Saturday, July 28, 2007

A Model to be Looked At?

Mark Woodring has referred me to an article in the July 9, 2007 issue of the Los Angeles Times, which includes a report of an interview with Dr. Donald Klitgaard of the Harlan [IA] Clinic.

The 9-physician Harlan Clinic is part of the Myrtue Medical Center (MMC) of which Woodring is CEO and Klitgaard is Chief of Staff. MMC also includes the 40-bed Myrtue Memorial Hospital (MMH). It provides high quality, low cost care to the 13,000 residents of Shelby County, some 5,000 of whom live in Harlan, its county seat.

Harlan is my home town (we still maintain a small home there) and Klitgaard’s father Don and I attended Harlan High School together.

The LA Times article was about picking a doctor. Klitgaard was interviewed because the Harlan Clinic is one of 36 family practices participating in a performance study being sponsored by the American Academy of Family Practice. The study is scheduled to run through 2008.

I have watched MMC develop over the years under the uncommonly capable leadership of Woodring and his predecessor Steve Goeser. It is a single corporation that employs the physicians of Harlan Clinic as well as the staff of MMH. It is of manageable size with low overhead and impressive operational flexibility. It refers patients in need of specialty care to larger facilities in Omaha, Nebraska, some 50 miles away, from which a number of specialists travel to MMC to hold clinics on a regular and scheduled basis.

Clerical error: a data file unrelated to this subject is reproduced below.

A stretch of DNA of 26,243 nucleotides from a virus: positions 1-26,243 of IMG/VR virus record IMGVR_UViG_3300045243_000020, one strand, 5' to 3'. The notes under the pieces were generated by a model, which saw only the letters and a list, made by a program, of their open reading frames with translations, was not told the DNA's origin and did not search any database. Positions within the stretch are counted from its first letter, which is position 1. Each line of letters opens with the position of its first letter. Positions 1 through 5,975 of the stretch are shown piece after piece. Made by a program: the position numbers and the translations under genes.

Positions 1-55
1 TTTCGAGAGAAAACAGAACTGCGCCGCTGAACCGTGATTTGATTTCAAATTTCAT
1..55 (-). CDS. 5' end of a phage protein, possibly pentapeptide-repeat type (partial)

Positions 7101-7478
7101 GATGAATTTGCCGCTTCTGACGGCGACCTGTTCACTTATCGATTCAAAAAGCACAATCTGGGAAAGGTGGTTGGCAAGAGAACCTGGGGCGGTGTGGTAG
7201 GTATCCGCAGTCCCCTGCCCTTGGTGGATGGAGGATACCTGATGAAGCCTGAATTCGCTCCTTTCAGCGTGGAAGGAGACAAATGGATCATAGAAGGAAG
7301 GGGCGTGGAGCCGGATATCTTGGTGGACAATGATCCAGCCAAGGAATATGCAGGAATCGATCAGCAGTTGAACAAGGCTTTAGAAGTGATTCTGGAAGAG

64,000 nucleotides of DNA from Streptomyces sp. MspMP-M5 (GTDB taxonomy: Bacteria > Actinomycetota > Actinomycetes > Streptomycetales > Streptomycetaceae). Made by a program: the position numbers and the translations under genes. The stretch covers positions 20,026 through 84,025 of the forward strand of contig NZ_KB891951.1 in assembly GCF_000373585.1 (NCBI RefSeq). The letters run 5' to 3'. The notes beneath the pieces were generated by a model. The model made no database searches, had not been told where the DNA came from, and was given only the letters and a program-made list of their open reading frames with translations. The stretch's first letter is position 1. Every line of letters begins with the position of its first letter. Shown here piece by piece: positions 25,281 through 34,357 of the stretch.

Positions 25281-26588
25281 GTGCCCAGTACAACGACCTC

It seems to me that MMC offers a model that ought to be looked at as part of the health system of the future. Now that protocols and quality reporting are relatively well established, clinical performance could be readily monitored. I see no reason why the model could not function in urban as well as rural areas. It could be a sort of McDonald’s of health care, offering basic health services safely, at a high level of quality, and at reasonable cost.

In the past, all the glamour in health care has gone to the big urban teaching hospitals and little attention has been paid to institutions like MMC.

Maybe that ought to change.

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